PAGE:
Antiphospholipid antibody syndrome from lupus

About 1 in 3 people with lupus produce an antibody that attacks certain blood-clotting factors, which can cause the blood to clot easily.1 This condition, called antiphospholipid antibody syndrome, can lead to mild or severe blood-clotting complications, including:

Antiphospholipid antibodies can be detected with a blood test. When diagnosed, the condition is usually treated with anticoagulants. Pregnant women with antiphospholipid antibody syndrome require close monitoring.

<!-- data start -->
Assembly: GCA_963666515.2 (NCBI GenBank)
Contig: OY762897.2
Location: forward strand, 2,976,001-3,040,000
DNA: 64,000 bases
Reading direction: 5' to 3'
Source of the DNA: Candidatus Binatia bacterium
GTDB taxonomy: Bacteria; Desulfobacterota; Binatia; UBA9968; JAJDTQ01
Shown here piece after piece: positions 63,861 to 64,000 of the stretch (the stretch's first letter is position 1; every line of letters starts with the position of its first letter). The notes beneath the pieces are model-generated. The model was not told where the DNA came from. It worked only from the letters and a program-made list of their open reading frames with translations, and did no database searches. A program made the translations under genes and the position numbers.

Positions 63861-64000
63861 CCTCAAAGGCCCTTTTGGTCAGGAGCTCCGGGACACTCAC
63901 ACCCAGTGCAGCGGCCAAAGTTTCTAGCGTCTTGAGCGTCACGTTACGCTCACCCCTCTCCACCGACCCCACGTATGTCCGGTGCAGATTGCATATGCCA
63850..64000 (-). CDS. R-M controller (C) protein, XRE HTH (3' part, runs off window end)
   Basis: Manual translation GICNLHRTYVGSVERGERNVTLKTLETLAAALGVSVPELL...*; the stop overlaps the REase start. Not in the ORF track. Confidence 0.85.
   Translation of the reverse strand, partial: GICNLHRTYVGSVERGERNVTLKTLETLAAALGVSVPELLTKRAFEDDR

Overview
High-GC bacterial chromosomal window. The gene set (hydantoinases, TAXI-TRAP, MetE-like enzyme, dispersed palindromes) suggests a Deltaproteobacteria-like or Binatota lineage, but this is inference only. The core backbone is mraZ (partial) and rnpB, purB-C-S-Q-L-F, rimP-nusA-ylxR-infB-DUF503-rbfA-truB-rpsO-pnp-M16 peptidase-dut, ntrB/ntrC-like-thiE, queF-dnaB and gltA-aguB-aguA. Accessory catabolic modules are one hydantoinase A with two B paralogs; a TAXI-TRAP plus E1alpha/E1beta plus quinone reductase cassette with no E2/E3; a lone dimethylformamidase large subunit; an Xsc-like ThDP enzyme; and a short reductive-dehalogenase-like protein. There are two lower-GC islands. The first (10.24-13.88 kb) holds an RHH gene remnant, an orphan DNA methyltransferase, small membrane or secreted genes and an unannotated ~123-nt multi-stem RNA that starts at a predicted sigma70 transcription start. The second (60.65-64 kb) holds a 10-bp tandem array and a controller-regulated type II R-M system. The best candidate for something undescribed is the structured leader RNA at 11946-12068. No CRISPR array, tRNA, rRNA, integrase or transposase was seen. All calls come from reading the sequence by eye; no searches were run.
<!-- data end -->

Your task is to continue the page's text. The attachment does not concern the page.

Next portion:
Citations

  1. Crow MK (2008). Systemic lupus erythematosus. In L Goldman, D Ausiello, eds., Cecil Textbook of Medicine, 23rd ed., pp. 2022–2032. Philadelphia: Saunders Elsevier.

Last Updated: May 13, 2008

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